Reed’s books drawn from days in law enforcement
By Amy Abbott
Special to the Courier & Press
At Rex Mundi High School, Rick Reed was always “right on the edge of being expelled,” he said. Now the author of several successful true crime books, Reed credits encouragement by his sociology teacher, Mr. Grotius.
“In high school, I started writing onepage short stories; I liked to start out one way and have a surprise ending. I have always liked surprised endings,” said Reed, a retired Evansville Police Department sergeant, who amassed a stellar record in a 30-year career across several agencies. “On one of my high school papers, Mr. Grotius recognized me and told me that I should write more. He read several of my papers to the class, and I began to feel some kind of connection to writing,” Reed said.
At barely 18, Reed entered the U.S. Army, where he had diverse experiences as a weapons instructor, intelligence analyst and languages and interpretation. Coming home from the military, Reed wanted a law enforcement career but tested positive for tuberculosis he had caught on Okinawa. While the TB eventually “burned out,” Reed could not get on the police force at that time.
Reed went to see Judge Miller, whom he heard was tough, and told him, “I just got out of the Army and I need a job. I’ll make you a deal, I’ll do anything you want for a month, and if you don’t like the looks of me I’ll say adios. Let me prove to you that I’m a good worker.”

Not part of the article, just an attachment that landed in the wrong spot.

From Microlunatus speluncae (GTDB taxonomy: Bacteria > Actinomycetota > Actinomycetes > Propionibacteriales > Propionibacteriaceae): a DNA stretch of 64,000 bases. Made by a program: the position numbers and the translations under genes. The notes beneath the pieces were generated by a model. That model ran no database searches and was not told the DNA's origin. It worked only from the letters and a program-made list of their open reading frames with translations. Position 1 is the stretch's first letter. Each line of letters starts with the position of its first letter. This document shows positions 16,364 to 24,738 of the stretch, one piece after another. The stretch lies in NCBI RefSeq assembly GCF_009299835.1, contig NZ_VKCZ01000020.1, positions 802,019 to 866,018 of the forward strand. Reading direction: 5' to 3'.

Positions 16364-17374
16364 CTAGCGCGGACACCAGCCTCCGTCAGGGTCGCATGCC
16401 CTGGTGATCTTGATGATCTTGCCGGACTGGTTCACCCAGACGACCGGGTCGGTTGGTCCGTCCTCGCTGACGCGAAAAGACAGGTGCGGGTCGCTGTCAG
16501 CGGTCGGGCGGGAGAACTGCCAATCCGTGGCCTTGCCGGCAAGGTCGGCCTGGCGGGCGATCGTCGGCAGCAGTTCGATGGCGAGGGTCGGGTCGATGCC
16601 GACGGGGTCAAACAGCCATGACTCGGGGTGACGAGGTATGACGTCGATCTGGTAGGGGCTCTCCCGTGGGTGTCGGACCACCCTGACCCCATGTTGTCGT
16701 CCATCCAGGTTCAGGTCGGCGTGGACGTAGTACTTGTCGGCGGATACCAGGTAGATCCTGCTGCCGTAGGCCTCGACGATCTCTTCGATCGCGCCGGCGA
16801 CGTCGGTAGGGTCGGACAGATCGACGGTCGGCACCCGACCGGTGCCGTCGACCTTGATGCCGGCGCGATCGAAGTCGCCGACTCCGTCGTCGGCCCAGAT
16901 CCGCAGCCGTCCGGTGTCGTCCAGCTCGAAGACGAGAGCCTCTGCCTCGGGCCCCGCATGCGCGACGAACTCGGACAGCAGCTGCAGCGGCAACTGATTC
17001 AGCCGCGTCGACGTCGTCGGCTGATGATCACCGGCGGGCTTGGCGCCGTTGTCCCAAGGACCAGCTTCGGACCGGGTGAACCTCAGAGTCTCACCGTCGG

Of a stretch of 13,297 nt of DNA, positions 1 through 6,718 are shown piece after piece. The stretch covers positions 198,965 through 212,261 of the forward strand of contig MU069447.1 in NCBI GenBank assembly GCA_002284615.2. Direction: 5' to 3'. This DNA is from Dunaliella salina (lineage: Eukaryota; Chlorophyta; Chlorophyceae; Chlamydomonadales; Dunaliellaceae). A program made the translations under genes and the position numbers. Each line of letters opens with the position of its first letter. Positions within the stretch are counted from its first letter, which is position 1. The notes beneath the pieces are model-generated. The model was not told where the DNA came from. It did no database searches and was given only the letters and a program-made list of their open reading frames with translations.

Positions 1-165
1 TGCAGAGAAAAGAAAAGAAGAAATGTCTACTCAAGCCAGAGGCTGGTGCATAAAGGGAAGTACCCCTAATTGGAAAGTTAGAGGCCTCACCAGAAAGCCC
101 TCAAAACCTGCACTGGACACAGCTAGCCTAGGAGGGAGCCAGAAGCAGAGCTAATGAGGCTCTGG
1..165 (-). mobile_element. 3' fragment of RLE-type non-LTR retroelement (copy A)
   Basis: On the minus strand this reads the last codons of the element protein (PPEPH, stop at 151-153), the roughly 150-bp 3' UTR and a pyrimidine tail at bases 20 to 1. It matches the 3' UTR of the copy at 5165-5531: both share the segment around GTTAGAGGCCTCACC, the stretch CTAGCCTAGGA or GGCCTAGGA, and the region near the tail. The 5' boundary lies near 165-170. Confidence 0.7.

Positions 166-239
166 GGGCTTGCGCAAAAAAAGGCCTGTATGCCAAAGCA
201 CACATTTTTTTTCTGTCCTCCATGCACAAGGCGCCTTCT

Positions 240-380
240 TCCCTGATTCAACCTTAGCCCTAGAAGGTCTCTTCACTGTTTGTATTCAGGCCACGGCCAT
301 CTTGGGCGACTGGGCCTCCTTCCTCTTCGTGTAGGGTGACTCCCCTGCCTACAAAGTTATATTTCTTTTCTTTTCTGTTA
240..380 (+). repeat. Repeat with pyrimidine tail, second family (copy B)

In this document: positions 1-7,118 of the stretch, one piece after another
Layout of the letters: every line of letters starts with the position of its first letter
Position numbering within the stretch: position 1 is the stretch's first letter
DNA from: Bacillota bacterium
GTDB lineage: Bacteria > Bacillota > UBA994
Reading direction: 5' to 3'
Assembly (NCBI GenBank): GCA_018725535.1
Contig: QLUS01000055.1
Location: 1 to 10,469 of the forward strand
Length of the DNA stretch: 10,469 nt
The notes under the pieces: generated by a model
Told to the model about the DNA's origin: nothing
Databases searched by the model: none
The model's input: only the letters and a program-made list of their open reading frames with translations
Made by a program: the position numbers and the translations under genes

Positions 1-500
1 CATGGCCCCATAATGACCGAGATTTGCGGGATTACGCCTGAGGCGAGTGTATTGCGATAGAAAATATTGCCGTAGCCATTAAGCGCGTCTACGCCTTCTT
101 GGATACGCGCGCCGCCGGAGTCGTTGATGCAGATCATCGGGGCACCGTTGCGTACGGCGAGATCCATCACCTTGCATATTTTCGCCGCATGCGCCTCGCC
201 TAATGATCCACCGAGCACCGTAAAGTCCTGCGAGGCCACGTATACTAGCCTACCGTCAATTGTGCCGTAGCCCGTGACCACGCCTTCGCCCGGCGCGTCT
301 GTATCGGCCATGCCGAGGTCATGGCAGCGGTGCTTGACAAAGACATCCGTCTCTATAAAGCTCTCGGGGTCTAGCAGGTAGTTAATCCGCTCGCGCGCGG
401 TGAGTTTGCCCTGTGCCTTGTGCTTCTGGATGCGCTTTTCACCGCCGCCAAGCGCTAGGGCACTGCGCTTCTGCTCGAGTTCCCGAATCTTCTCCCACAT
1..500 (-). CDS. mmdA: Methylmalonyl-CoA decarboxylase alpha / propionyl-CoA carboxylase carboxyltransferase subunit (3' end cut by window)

Judge Miller laughed and said, “You’ve got a job.”
Reed worked for the judge for seven years as a bail bondsman, pre-sentence investigator and probation counselor. He eventually worked for the sheriff and local police departments.
During his early law enforcement service, Reed published an underground newsletter called “The Monkey Boy Gazette,” which roasted various people in the department. “The department didn’t know who was doing it, and then found out. I was called into the chief’s office, and told ‘when you put one of these out, we want to look at it first’.”
As his day career progressed, Reed started working on a 30or 40-page book off the clock.
“I clearly didn’t know what I was doing,” he said. “I sent a letter off to an agent with 20 or so pages, and I got a nasty, hateful letter back that hurt my feelings, so I gave it up.”